Sometimes musicians transcend what is considered normal technique. They discover new worlds of sound and establish concepts previously unknown; concepts that even defy the practical methods that the inventors of the instrument intended. One person I know that has done just that is Marcus Rojas
. In third grade he decided to play the tuba and, even though his family asked why he wouldn't play a more common instrument like trumpet or trombone, he stuck with it. Today, Marcus is one of the most well respected tubists in the world. At the end of the Wikipedia entry on the tuba there's a short paragraph about its role in jazz and they refer his work with the great composer and saxophonist Henry Threadgill
. Rojas did play and record with Threadgill for quite some time but he has also worked with a long list of classical, jazz, pop and world music artists including The New York Philharmonic, The Metropolitan Opera, Paul Simon
, Lester Bowie
, Spanish Fly
(coled with brass man Steven Bernstein
and slide guitarist David Tronzo
) and I've been fortunate to have him in a few of my own bands.
When it comes to the tuba most people will imagine this sound: oom pah oom pah. And that is a pretty accurate expectation of what the tuba does in many musical situations. Jazz enthusiasts will recognize its role in traditional New Orleans music and in modern jazz, Billy Barber
's work on Miles Davis
' iconic 1949 recording Birth of the Cool
certainly stands out. Its brother, the sousaphone, is predominant at parades, sporting events and in New Orleans brass bands. But as a solo instrument the tuba was not utilized much until Joe Daley
, Ray Draper
, Howard Johnson
and Bob Stewart
opened up the possibilities. And in the hands of an improviser like Marcus Rojas the tuba has become even more expressive.
Now entering his midfifties he still has a thick head of hair and at times his voice has the booming confidence of a street smart New Yorker. I heard him for the first time with Spanish Fly at the old Knitting Factory as they whispered, rattled and roared through a set that was unlike any music I'd ever heard. They played so well together flirting with tones, relaying phrases, sharing cues by osmosis that I was completely riveted. I could see there was a friendly competitiveness between them call it edginess that contributed to their unique chemistry on stage. From what I could fathom, the pitches they played held as much importance as the rhythms and character of the notes and the space around those notes mattered even more.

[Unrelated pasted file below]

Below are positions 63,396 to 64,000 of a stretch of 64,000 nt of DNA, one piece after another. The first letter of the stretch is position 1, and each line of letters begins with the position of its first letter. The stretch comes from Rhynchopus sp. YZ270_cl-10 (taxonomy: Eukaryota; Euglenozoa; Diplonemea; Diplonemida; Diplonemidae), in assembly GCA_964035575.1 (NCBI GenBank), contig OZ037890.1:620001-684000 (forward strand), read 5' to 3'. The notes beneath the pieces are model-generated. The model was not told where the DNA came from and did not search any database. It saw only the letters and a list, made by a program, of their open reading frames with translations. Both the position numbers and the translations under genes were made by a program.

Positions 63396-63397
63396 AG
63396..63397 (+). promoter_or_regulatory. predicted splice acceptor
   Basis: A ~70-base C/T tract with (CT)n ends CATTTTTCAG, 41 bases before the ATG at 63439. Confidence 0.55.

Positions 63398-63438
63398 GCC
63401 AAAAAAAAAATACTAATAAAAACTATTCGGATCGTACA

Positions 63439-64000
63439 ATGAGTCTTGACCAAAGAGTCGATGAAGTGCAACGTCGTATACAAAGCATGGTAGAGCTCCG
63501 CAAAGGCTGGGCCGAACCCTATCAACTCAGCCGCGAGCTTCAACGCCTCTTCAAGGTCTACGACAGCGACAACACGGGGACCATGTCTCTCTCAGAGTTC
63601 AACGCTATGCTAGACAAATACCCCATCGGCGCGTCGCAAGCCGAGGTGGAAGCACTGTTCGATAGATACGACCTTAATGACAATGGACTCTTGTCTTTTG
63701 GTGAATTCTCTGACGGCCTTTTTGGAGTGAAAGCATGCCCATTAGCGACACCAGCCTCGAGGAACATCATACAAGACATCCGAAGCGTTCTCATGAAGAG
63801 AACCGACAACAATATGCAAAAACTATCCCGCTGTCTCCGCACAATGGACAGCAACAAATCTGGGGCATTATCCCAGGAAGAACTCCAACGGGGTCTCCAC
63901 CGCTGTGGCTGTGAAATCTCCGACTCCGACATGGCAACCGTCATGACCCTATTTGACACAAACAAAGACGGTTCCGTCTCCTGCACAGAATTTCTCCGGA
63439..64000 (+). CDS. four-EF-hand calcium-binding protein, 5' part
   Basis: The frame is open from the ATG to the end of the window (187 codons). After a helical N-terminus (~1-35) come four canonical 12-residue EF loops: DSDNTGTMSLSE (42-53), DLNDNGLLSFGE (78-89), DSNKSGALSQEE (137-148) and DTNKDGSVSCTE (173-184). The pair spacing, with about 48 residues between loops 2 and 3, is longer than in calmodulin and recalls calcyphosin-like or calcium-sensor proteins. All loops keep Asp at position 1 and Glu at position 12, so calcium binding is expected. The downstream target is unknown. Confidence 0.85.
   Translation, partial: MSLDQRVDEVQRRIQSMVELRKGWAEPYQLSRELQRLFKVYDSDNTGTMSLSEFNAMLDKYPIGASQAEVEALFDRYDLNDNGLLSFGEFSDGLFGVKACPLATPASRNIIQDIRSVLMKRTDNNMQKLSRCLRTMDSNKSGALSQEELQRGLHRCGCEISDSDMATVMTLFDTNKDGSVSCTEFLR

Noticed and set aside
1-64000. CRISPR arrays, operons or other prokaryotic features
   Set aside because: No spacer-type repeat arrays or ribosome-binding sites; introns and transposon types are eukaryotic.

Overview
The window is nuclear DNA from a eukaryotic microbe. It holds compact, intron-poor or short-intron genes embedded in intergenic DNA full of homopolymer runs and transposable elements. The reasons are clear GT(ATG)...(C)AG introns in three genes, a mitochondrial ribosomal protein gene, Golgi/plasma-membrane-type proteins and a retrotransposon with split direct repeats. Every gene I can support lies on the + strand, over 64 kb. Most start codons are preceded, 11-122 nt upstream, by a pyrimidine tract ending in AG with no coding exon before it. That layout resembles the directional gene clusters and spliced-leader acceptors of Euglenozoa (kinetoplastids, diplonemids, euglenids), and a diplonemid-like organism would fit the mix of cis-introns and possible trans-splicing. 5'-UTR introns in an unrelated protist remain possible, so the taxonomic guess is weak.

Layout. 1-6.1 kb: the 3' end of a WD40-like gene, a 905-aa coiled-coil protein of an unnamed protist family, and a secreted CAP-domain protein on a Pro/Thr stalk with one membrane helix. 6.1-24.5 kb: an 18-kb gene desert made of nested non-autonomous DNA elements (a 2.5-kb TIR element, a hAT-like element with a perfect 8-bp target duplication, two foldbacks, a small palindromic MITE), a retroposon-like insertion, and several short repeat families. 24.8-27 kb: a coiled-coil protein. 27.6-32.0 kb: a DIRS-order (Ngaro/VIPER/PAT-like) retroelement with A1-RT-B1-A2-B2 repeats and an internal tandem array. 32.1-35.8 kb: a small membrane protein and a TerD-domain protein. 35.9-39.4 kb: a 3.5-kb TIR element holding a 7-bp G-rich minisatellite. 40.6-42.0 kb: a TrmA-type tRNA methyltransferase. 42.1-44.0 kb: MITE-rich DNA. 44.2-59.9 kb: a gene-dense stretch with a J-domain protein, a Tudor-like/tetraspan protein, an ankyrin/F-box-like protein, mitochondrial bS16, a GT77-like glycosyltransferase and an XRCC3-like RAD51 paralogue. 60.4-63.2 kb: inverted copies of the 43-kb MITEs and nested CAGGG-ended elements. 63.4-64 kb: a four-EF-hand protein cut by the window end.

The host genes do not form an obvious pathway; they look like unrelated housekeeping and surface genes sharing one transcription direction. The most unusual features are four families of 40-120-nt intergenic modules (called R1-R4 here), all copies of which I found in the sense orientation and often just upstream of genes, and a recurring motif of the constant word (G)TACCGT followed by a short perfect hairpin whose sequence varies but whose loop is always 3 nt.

When I asked Marcus what he thinks this mysterious kind of music should be called, he answered, "trust music."
"It's a super extension of myself, like a vibrational extension. And I can notice it when people aren't doing that. When they're playing their instrument rather than being part of it. I don't see the tuba as a partner, just part of me, you know... outward, when it's at its best. That's the only way I know how to do it, I can't make it like a separate thing. I have to immediately go to learning by feel."
This spring we met up at his place in Kensington, Brooklyn, where Marcus was attempting to remove a huge tree stump from his backyard with a hatchet. Full well knowing that it was both a dangerous and impossible task, he was fully prepared to go at it the hard way. "Do you know how to use a chainsaw?" he asked. That's a good question for a Canadian from British Columbia but I replied in the negative. Seeing Marcus survey the stump was like watching him take in a musical score. He looked it over with a gaze, shrugged and invited me into his house where we and spoke about his life in music.